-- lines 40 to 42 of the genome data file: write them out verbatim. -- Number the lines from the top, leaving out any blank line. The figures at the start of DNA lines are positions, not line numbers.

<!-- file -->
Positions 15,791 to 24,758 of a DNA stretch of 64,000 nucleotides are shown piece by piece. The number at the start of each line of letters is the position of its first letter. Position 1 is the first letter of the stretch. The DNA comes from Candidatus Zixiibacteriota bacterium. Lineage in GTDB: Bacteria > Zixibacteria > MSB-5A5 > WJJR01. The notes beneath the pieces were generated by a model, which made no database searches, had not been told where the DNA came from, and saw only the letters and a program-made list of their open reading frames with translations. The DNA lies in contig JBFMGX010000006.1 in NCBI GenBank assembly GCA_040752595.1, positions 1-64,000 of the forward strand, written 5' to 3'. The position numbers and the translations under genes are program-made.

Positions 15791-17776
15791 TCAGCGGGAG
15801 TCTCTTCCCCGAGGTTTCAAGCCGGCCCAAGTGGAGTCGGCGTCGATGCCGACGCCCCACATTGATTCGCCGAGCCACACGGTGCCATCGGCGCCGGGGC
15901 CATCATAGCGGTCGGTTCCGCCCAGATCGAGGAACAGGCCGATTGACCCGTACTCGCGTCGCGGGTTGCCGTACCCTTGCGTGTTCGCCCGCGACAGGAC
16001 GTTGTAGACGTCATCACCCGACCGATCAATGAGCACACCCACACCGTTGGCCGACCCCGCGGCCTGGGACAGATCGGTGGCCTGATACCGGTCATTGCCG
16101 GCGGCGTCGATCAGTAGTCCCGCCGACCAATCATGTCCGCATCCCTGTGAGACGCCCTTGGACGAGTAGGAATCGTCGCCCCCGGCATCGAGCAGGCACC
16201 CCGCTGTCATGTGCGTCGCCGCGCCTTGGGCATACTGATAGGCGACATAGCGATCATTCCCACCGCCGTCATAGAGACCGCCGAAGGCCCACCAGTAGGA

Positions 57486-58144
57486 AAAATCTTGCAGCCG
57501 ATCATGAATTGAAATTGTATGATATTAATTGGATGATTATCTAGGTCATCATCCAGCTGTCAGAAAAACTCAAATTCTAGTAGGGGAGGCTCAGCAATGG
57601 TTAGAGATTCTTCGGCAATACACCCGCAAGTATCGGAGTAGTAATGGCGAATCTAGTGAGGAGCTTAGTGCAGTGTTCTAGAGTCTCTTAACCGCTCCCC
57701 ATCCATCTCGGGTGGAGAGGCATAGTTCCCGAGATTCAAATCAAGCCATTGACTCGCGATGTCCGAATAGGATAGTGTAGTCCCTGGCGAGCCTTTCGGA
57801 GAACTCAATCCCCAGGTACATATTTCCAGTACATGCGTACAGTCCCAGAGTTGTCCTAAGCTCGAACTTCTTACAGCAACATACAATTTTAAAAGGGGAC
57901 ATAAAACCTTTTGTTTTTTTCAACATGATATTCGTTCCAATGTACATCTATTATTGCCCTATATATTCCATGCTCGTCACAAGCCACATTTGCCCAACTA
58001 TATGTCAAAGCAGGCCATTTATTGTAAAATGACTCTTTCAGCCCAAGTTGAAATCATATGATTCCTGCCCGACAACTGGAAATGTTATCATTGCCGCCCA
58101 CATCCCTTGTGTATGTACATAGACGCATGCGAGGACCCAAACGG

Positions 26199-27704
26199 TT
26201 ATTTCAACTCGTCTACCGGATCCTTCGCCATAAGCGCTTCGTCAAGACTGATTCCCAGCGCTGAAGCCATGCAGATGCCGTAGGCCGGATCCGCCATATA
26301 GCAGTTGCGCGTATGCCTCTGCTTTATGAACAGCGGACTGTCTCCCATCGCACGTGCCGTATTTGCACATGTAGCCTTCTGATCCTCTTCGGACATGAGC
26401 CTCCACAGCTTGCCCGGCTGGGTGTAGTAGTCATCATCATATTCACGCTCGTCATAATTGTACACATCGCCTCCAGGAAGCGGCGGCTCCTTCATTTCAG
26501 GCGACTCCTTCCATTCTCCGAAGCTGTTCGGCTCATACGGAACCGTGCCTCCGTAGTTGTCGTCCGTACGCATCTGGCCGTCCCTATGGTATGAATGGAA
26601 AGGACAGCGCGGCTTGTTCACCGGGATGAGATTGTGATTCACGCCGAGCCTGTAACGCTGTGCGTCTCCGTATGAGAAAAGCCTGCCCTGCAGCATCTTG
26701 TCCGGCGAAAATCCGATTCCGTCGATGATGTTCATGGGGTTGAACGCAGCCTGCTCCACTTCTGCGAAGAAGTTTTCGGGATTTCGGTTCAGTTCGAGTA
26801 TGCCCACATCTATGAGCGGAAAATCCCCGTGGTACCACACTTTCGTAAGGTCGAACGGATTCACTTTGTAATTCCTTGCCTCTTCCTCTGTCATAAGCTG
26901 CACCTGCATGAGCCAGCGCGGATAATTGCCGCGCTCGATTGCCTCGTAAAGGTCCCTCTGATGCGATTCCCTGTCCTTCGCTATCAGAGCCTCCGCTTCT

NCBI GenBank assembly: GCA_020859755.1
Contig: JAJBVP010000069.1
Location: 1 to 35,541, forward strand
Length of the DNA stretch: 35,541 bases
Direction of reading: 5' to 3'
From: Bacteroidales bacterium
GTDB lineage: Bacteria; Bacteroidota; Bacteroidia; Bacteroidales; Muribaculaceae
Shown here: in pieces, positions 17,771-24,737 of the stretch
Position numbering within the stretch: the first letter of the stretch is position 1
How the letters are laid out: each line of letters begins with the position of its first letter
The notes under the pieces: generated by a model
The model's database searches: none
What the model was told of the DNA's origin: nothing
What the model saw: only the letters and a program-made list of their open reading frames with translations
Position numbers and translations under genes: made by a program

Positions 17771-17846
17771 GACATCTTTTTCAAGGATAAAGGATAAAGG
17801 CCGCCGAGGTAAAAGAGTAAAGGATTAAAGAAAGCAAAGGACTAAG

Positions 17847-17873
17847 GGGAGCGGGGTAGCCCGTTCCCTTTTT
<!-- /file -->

What the model was told of the DNA's origin: nothing
What the model saw: only the letters and a program-made list of their open reading frames with translations
Position numbers and translations under genes: made by a program